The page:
Wednesday, June 19, 2024

The Italians are returning the French Legion awards after Sisi gets one

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Alan Binder
Alan Binder
"Alcohol scholar. Twitter lover. Zombieaholic. Hipster-friendly coffee fanatic."

Rome (AFP) – Two prominent Italian intellectuals announced on Monday that they would return the Legion of Honor awards to France in protest against Egyptian President Abdel Fattah El-Sisi awarding the award despite his government’s human rights violations.

Corrado Ogias, a veteran journalist for the daily La Repubblica and a former European parliamentarian from the Italian center-left, returned his award to the French embassy on Monday. Giovanna Melandri, former Italian Minister of Culture and president of the Maxxi Museum of Contemporary Art in Rome, has announced that she will follow suit.

Both referred to Egypt’s role in the kidnapping, torture and murder of an Italian doctoral student in Cairo in 2016, as well as the regime’s other human rights violations.

French President Emmanuel Macron extended the red carpet to Sisi’s two-day visit last week and awarded him the highest French medal during a closed ceremony on September 7 that was not released until after the Egyptian presidency published photos of it.

Also last week, Rome prosecutors officially placed four high-ranking members of the Egyptian security forces under investigation over the death of Giulio Regeni, whose murder in 2016 strained relations between Rome and Cairo and stimulated the human rights community in Italy.

Speaking outside the French embassy, ​​Ogias said he returned his 2007 award out of a “sense of resentment,” given that the prize was awarded to Sisi at the same time that Rome’s public prosecutors were explaining in detail Regeni’s torture to a parliamentary committee.

“The two things together were very powerful,” he told reporters. “I couldn’t refrain from responding.”

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In a Facebook post on Monday, Milandre said she would also return the honor she received in 2003, saying it was sad but it was necessary to make clear that “honor” must mean something.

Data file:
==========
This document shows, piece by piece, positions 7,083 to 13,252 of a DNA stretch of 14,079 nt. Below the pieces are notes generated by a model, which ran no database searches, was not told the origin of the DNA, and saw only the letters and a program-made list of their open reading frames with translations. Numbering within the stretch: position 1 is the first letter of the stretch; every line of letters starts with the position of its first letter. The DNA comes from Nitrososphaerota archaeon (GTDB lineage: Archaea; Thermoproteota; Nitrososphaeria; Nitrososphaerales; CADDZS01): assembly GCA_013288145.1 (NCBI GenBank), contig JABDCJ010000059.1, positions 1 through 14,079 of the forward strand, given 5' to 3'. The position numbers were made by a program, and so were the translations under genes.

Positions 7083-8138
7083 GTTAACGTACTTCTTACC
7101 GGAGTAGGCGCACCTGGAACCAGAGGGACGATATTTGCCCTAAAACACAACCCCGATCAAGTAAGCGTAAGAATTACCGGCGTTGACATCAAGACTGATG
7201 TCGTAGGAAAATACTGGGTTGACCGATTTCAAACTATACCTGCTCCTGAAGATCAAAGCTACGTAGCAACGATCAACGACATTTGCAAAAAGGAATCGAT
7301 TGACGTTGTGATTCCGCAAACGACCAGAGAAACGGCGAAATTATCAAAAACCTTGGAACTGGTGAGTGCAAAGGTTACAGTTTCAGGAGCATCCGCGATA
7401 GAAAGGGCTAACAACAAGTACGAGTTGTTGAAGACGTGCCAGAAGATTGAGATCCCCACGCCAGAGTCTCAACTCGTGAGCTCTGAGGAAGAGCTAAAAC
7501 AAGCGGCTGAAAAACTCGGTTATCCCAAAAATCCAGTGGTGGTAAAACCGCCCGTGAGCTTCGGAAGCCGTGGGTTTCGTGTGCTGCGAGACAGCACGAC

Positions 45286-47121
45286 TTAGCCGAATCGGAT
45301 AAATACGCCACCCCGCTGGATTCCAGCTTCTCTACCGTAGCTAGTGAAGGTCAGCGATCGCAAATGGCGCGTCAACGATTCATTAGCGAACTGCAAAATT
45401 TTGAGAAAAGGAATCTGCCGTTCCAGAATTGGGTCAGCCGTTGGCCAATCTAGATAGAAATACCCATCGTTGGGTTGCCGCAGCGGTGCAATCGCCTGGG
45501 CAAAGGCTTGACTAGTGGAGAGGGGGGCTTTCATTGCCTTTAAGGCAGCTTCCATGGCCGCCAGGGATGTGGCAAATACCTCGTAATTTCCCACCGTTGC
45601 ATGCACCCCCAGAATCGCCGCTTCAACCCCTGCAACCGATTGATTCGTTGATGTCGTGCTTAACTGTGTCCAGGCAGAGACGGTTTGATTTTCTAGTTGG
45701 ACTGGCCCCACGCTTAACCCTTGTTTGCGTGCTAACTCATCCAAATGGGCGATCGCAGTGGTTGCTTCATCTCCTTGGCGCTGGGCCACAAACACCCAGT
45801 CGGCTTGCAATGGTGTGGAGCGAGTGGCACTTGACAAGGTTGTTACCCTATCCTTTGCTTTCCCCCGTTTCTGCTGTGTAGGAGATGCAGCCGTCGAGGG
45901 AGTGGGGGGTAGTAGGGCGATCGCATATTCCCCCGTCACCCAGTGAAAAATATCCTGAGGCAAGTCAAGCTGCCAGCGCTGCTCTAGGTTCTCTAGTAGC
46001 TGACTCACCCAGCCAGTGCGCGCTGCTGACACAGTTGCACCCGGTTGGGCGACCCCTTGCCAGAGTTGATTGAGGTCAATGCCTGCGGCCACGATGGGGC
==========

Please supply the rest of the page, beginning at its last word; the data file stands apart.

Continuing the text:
“I hope this gesture will help open a frank and friendly confrontation in our two countries, where the values ​​that we want to defend, strengthen and continue to honor in a democratic Europe and a globalized world,” she wrote. .

El-Sisi’s state visit sparked protests by human rights activists angry at France’s welcoming of Sisi despite the deadliest crackdown on dissent in Egypt’s modern history. At the time, it was not known that Macron awarded Sisi the highest Medal of the Legion of Honor from the Order of Merit, Grand-Croix, or Grand-Cross.

The award ceremony was held without the press before dinner at the presidential Elysee Palace in Paris. The event was not on Macron’s official agenda.

The French presidency said such ceremonies are usually part of the protocol during state visits.

The French ambassador to Italy Christian Masset said he respected Ogias and defended the government’s human rights record.

After Ogias returned his award, he tweeted: “France is on the front lines of human rights and is not making any concessions.” “Many cases were discussed during President Sisi’s visit to Paris, in the most appropriate and effective way.”

The Legion of Honor was awarded to French war heroes, writers, artists, and businessmen. But it has also been awarded to leaders with questionable human rights records, including Syrian President Bashar al-Assad (although he brought it back in 2018) and Russian President Vladimir Putin.

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France has sometimes stripped people of honor, including Harvey Weinstein, in 2017, in the wake of the #MeToo accusations of sexual misconduct against him.

During the visit, France and Egypt signed contracts for French development aid and cooperation in the field of hospitals and transportation.

In his press conference with Sisi, Macron justified this cooperation and ruled out making it conditional on human rights issues, saying that Egypt is France’s main partner in combating extremism.

“It would be ineffective in terms of human rights and be counterproductive in the war on terror – which is why I will not do that,” he said.


Sylvie Corbett from Paris contributed.

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